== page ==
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International Women’s Day: Being a Female CEO in the Finance World

by internationalbanker

By Alpa Bhakta, CEO, Butterfield Mortgages Limited





When International Women’s Day (IWD) arrives on 8 March every year, it gives us a timely opportunity to reflect on female achievements and the progress that has already been made in attaining global gender equality. Moreover, it encourages business leaders to be proactive in accelerating this goal in the years ahead.

This year, the theme of the IWD campaign is “Balance for Better”; a theme that focuses on achieving gender balance in all walks of life, from boardrooms to governments and the media. But it is perhaps in business that we can most clearly see where we stand in terms of achieving parity with our male counterparts.

As a female CEO in the finance industry––a traditionally male-dominated sector––I am inclined to argue that we have not yet achieved gender equality; far from it.

We only have to look at recent statistics to realise the extent of the problem; Virgin Money’s 2016 Empowering Productivity Report revealed that in financial services only 23% of boards and 14% of executive committees were made up of women. Female CEOs were even scarcer; a lowly 6% were women.

That is not to say that progress hasn’t been made, because we have certainly come a long way in the last few decades. But there is still a lot of work to be done if we are to ever achieve true gender balance in financial services.

What does equality really mean? 

It is easy to become complacent and assume that men and women in the UK stand on equal footing. Admittedly, we are much further ahead in this respect than some other countries, but that doesn’t mean we shouldn’t keep striving to achieve greater parity. 

It’s important to realise, though, that equality doesn’t necessarily mean that 50% of boards, executive committees and CEO have to be women. Rather, it means that organisations must proactively support equal opportunities for men and women alike, with job roles and salaries based solely on merit.

In practice, this means that employment opportunities, promotions and leadership positions should be available to all, and not restricted to individuals of certain backgrounds.

After all, placing women in certain positions for the sole purpose of fulfilling a diversity quota is counterproductive; it has the potential to create further imbalance, and could unjustly takes opportunities away from those who might be more deserving. 

These professional prospects must be open to anyone who has the skills, experience and aptitude required to perform the required tasks. An inclusive approach like this can amplify the significant progress that has already been made in this field. Since I first joined the finance sector over 30 years ago, there are now significantly more women working in this industry, with increasingly large numbers holding senior titles.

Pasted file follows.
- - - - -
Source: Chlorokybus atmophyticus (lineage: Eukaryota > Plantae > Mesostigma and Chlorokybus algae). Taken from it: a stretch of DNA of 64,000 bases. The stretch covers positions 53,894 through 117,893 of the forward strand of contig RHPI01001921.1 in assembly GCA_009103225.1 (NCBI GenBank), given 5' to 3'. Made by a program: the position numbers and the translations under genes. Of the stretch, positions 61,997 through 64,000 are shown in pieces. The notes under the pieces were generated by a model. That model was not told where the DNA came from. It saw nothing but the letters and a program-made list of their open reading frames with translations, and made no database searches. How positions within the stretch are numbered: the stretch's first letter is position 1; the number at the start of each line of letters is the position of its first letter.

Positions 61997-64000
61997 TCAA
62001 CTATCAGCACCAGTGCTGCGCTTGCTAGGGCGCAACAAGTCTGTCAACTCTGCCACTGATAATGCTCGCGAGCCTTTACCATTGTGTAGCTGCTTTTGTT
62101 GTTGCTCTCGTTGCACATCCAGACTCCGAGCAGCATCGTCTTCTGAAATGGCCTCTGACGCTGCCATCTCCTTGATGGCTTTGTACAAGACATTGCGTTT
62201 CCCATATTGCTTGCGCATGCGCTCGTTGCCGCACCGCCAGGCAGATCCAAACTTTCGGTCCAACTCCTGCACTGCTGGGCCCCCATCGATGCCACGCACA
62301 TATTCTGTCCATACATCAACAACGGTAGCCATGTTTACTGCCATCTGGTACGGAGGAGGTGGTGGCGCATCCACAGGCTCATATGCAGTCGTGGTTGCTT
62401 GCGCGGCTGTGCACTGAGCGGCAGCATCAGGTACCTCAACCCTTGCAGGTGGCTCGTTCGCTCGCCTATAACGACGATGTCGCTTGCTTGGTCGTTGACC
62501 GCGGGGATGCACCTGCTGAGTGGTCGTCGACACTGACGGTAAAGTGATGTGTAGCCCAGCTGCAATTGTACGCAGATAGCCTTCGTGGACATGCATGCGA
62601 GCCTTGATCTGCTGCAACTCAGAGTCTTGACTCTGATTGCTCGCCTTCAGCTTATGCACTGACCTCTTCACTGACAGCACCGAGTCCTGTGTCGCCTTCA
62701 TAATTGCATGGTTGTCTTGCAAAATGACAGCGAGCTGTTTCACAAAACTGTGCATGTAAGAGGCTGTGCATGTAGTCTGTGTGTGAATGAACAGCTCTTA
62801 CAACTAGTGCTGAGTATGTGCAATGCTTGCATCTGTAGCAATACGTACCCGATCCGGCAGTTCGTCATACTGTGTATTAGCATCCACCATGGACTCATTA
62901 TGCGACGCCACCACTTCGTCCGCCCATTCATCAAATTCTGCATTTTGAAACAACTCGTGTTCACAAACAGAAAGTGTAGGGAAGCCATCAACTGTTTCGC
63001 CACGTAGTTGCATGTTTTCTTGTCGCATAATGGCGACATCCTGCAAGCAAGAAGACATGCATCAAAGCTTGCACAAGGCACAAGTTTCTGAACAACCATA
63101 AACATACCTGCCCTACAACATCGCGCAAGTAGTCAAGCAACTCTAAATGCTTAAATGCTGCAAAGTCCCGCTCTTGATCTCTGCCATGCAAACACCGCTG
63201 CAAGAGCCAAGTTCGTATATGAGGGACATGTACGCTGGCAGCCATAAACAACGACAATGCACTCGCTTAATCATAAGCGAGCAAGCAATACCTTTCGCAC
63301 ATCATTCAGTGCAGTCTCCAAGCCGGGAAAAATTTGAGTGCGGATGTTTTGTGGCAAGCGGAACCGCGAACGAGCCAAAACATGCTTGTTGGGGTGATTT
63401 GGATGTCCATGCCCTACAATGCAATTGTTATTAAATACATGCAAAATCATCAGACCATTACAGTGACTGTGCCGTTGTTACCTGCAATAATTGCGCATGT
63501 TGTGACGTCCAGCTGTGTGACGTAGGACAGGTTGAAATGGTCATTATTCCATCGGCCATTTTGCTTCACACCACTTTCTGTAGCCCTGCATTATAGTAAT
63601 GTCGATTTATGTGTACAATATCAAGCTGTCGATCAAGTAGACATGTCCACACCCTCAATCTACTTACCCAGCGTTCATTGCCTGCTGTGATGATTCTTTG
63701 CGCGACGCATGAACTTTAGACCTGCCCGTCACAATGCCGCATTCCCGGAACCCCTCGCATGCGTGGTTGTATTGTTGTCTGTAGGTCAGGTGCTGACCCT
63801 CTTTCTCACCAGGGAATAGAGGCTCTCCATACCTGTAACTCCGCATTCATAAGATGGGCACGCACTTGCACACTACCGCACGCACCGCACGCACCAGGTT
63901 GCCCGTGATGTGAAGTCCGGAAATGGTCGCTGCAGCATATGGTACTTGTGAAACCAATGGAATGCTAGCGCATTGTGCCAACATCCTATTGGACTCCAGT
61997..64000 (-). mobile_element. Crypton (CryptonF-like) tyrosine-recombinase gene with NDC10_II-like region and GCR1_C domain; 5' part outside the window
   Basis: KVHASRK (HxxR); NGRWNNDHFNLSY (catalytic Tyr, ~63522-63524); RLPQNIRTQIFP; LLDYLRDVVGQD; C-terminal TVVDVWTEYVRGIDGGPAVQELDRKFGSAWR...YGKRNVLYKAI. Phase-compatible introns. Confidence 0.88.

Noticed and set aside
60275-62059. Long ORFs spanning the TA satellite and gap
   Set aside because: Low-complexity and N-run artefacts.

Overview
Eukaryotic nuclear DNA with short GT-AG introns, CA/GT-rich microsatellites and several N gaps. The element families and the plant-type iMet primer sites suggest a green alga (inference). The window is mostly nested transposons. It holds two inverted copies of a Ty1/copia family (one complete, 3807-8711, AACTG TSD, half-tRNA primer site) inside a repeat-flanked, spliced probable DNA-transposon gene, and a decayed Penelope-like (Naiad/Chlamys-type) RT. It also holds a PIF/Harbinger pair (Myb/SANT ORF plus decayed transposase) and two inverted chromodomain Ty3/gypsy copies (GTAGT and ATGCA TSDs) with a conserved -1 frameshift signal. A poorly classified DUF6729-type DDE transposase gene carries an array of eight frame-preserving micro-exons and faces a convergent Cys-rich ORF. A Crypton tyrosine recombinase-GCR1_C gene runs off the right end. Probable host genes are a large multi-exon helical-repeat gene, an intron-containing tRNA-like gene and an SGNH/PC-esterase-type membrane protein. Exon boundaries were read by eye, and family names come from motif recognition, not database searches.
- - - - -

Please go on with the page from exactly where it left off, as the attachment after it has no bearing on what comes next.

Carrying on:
Moreover, this evolution has been fast. Since 2011, the number of all-male boards across FTSE 350 companies has fallen from 152 to just five.

Creating a progressive working environment

It is undeniably organisations’ responsibility to ensure inclusivity and gender equality. The important question is: what steps should companies be taking to make sure they are supporting women?  

We cannot ignore the initial stages of the recruitment process, where subconscious bias can easily come in. Anonymising applications––by removing a candidate’s name, address, and even schools they have previously attended––can be a simple way of getting around this, without necessitating the investment of much time or resource.    

A proactive shift in workplace culture is also needed if we are ever to achieve true equality in the workplace. It might be the case that there is a general lack of awareness about gender discrimination, or else a lack of engagement with the topic, which can prevent progress from being made.

Holding regular meetings involving employees from all seniority levels can facilitate open discussions about the obstacles that are inadvertently holding women back from advancing in their careers, while also inspiring solutions to break down these barriers. Meanwhile, for complaints that require confidentiality, it’s important that there are structures in place for employees to anonymously air their grievances.

Handling all complaints of misconduct as a matter of urgency will ensure that perpetrators are punished and that these offences do not continue in the future. Though it might take time, a proactive approach to eradicating obstacles (whether organisational or stemming from sexist employee behaviour) will eventually encourage a shift towards a supportive workplace culture where women are confident in pursuing their ambitions.  

We still have a long way to go 

Even in the past few years, there has been a notable shift when it comes to women’s standing in the workplace––since the 1980s I have witnessed first-hand the strides forwards that have been made in the finance sector. But there is still more to be done.

All organisations are encouraged to take the time on International Women’s Day to examine their own workplace culture and determine whether there are steps that can be taken to further eliminate the barriers stopping women from achieving their professional goals. A frank discussion of the topic is the first step to creating cultures, processes and structures that support women in financial services, in turn ensuring we have a diverse and equal workforce in the future.


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